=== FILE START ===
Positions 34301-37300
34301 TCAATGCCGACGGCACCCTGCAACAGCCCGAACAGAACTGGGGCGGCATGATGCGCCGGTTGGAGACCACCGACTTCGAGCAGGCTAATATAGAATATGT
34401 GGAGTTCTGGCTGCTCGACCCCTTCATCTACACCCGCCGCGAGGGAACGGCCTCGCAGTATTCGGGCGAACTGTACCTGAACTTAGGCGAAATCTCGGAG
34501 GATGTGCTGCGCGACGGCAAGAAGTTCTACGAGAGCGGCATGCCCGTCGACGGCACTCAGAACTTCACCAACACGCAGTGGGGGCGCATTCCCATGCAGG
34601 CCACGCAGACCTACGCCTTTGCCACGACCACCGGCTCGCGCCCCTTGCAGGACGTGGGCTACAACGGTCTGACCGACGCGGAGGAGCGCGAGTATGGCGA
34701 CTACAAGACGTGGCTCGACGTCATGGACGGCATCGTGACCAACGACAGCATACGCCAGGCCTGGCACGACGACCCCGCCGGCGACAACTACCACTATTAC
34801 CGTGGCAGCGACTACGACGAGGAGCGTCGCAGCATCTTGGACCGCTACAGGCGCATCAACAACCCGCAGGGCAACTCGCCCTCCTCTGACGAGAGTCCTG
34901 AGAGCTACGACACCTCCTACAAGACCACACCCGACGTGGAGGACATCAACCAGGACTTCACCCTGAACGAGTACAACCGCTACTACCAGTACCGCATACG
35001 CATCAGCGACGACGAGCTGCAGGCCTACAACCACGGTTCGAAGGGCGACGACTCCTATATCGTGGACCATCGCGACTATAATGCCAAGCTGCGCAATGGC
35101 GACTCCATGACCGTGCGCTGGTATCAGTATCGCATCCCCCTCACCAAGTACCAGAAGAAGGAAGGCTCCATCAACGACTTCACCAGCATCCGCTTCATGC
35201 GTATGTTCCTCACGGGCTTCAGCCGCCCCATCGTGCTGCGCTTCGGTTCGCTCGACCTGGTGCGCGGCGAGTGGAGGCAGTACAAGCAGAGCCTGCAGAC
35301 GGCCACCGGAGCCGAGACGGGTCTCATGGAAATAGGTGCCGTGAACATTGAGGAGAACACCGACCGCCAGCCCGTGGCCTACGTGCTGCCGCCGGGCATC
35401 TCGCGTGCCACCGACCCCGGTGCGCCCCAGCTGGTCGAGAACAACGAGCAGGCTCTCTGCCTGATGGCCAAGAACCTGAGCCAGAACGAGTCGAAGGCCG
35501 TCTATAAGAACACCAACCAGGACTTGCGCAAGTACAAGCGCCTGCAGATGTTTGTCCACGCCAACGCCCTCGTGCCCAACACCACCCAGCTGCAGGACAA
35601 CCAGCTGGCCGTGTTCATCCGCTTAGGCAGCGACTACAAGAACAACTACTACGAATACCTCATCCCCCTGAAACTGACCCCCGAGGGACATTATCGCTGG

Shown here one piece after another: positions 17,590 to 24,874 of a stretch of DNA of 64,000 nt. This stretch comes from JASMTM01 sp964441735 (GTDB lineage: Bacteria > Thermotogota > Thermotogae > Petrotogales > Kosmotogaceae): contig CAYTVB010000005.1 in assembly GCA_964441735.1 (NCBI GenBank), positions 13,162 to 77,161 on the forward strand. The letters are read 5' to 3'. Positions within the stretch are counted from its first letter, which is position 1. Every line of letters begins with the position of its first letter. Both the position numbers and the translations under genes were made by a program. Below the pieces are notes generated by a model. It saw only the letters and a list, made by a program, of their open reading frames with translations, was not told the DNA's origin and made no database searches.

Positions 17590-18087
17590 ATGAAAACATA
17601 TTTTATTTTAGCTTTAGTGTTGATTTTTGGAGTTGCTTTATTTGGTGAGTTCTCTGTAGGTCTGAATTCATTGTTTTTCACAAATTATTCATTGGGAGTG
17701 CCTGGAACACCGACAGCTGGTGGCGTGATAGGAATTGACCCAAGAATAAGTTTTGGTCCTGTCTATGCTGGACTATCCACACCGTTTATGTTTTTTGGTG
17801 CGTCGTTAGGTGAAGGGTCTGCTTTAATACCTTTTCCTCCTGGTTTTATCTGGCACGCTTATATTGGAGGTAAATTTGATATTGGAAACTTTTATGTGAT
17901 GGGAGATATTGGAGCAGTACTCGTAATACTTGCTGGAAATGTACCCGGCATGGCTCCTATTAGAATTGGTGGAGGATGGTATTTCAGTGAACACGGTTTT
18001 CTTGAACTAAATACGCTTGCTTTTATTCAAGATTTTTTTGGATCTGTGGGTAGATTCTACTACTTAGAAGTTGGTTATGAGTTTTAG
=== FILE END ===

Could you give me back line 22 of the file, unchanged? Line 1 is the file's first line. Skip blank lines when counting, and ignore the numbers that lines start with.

17901 GGGAGATATTGGAGCAGTACTCGTAATACTTGCTGGAAATGTACCCGGCATGGCTCCTATTAGAATTGGTGGAGGATGGTATTTCAGTGAACACGGTTTT